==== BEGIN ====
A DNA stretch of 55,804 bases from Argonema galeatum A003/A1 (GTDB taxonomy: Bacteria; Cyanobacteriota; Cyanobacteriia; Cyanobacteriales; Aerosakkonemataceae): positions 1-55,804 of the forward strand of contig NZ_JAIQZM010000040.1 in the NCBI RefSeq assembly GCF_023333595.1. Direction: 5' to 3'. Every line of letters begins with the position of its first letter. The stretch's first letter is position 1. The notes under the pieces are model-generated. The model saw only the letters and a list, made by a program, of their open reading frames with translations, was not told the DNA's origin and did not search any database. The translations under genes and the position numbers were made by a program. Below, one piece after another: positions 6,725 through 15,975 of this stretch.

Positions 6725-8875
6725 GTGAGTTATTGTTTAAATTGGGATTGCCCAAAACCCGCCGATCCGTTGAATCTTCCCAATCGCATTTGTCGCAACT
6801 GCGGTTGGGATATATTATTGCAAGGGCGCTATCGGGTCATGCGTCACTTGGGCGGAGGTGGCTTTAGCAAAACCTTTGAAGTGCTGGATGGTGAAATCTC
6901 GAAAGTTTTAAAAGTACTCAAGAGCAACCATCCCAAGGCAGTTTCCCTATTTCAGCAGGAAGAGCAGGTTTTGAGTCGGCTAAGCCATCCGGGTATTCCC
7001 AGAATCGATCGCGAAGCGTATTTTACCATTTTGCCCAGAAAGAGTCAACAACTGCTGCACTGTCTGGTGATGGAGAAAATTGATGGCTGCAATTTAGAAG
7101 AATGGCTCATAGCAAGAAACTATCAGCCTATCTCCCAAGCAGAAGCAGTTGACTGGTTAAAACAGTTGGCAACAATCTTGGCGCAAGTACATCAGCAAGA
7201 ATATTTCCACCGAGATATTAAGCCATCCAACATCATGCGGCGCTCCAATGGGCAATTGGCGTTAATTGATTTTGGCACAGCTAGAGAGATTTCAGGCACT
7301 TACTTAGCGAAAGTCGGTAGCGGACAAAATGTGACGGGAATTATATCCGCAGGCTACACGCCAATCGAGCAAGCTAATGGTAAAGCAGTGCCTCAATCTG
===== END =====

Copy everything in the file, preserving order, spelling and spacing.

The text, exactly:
A DNA stretch of 55,804 bases from Argonema galeatum A003/A1 (GTDB taxonomy: Bacteria; Cyanobacteriota; Cyanobacteriia; Cyanobacteriales; Aerosakkonemataceae): positions 1-55,804 of the forward strand of contig NZ_JAIQZM010000040.1 in the NCBI RefSeq assembly GCF_023333595.1. Direction: 5' to 3'. Every line of letters begins with the position of its first letter. The stretch's first letter is position 1. The notes under the pieces are model-generated. The model saw only the letters and a list, made by a program, of their open reading frames with translations, was not told the DNA's origin and did not search any database. The translations under genes and the position numbers were made by a program. Below, one piece after another: positions 6,725 through 15,975 of this stretch.

Positions 6725-8875
6725 GTGAGTTATTGTTTAAATTGGGATTGCCCAAAACCCGCCGATCCGTTGAATCTTCCCAATCGCATTTGTCGCAACT
6801 GCGGTTGGGATATATTATTGCAAGGGCGCTATCGGGTCATGCGTCACTTGGGCGGAGGTGGCTTTAGCAAAACCTTTGAAGTGCTGGATGGTGAAATCTC
6901 GAAAGTTTTAAAAGTACTCAAGAGCAACCATCCCAAGGCAGTTTCCCTATTTCAGCAGGAAGAGCAGGTTTTGAGTCGGCTAAGCCATCCGGGTATTCCC
7001 AGAATCGATCGCGAAGCGTATTTTACCATTTTGCCCAGAAAGAGTCAACAACTGCTGCACTGTCTGGTGATGGAGAAAATTGATGGCTGCAATTTAGAAG
7101 AATGGCTCATAGCAAGAAACTATCAGCCTATCTCCCAAGCAGAAGCAGTTGACTGGTTAAAACAGTTGGCAACAATCTTGGCGCAAGTACATCAGCAAGA
7201 ATATTTCCACCGAGATATTAAGCCATCCAACATCATGCGGCGCTCCAATGGGCAATTGGCGTTAATTGATTTTGGCACAGCTAGAGAGATTTCAGGCACT
7301 TACTTAGCGAAAGTCGGTAGCGGACAAAATGTGACGGGAATTATATCCGCAGGCTACACGCCAATCGAGCAAGCTAATGGTAAAGCAGTGCCTCAATCTG